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A self-snapped image of a monkey that went viral three years ago will not be removed from Wikimedia despite complaints from the camera’s owner.
The non-profit owner of Wikipedia was asked to remove an image of a grinning crested black macaque from its Commons database, a collection of nearly 23 million freely usable media files.
David Slater, whose camera was stolen by the monkey while trying to photograph it, argued he owned the copyright to the image and was missing out on royalties.
But as revealed by a transparency report published today, August 6, Wikimedia disagreed. It said: “This file is in the public domain because, as the work of a non-human animal, it has no human author in whom copyright is vested.”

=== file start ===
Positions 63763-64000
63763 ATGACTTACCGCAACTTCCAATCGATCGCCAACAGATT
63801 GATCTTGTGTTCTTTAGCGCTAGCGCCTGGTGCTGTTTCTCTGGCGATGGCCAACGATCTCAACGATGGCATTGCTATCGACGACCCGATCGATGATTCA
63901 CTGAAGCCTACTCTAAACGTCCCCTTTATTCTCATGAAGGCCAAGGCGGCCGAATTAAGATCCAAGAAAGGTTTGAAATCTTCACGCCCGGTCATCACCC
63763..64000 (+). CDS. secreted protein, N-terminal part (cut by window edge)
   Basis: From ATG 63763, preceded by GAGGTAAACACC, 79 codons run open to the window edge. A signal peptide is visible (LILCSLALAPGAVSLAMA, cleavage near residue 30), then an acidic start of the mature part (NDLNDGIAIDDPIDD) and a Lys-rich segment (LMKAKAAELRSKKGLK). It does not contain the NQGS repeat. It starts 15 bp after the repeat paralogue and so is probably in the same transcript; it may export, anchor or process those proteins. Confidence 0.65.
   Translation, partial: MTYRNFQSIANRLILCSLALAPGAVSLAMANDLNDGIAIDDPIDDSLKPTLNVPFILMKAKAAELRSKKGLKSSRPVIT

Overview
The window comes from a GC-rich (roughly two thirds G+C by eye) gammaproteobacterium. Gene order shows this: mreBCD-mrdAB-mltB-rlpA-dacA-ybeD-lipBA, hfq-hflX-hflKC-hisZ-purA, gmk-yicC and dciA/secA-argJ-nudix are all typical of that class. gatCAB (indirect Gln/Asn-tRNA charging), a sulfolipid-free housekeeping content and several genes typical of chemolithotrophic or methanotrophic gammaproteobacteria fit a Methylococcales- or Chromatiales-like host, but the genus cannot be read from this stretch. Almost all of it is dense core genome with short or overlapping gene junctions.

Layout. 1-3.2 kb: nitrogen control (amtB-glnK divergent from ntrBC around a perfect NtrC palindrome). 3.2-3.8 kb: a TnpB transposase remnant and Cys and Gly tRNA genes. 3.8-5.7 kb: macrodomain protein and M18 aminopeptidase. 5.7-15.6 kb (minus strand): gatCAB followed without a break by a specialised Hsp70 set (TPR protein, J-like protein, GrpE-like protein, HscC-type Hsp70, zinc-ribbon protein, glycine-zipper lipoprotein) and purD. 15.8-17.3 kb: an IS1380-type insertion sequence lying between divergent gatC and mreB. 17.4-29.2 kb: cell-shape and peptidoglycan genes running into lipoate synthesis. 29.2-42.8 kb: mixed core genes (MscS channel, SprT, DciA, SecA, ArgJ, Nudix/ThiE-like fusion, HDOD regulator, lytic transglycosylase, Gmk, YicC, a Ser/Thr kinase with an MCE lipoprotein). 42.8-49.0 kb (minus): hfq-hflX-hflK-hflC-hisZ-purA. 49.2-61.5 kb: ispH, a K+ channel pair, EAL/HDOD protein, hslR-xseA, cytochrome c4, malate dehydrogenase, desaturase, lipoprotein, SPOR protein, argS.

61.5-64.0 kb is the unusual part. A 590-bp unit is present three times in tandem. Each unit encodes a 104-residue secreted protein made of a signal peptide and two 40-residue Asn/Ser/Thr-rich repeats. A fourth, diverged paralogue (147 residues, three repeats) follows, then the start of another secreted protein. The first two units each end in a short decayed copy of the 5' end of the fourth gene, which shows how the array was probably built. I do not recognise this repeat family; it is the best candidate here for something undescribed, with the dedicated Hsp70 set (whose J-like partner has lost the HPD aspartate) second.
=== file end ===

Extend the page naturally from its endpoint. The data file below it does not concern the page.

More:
Reports have suggested Wikimedia blocked Slater’s request because it said the monkey owned the image’s copyright.
Slater, a British nature photographer, was in Indonesia in 2011 trying to snap the rare and endangered animal when one stole his camera and took hundreds of photos.
Although many were of poor quality, Slater found a clear image of the animal taking a photo of itself while smiling, and it was later featured by a range of media outlets with his consent.
But the image was also added to the Commons database, prompting several complaints from Slater.
After Wikimedia denied his request, Slater told The Daily Telegraph newspaper that its decision is jeopardising his income because people can use it without paying him royalties.
He added: “Some of their editors think it should be put back up. I’ve told them it's not public domain; they’ve got no right to say that it’s public domain. A monkey pressed the button, but I did all the setting up.”
The transparency report, which covers the period July 2012 to July 2014, shows that Slater’s demand to alter or remove content from Wikimedia was one of 304. None was granted, although nearly half the 58 Digital Millennium Copyright Act requests were rubberstamped.
Monkey ‘selfie; David Slater; Wikimedia; copyright; crested black macaque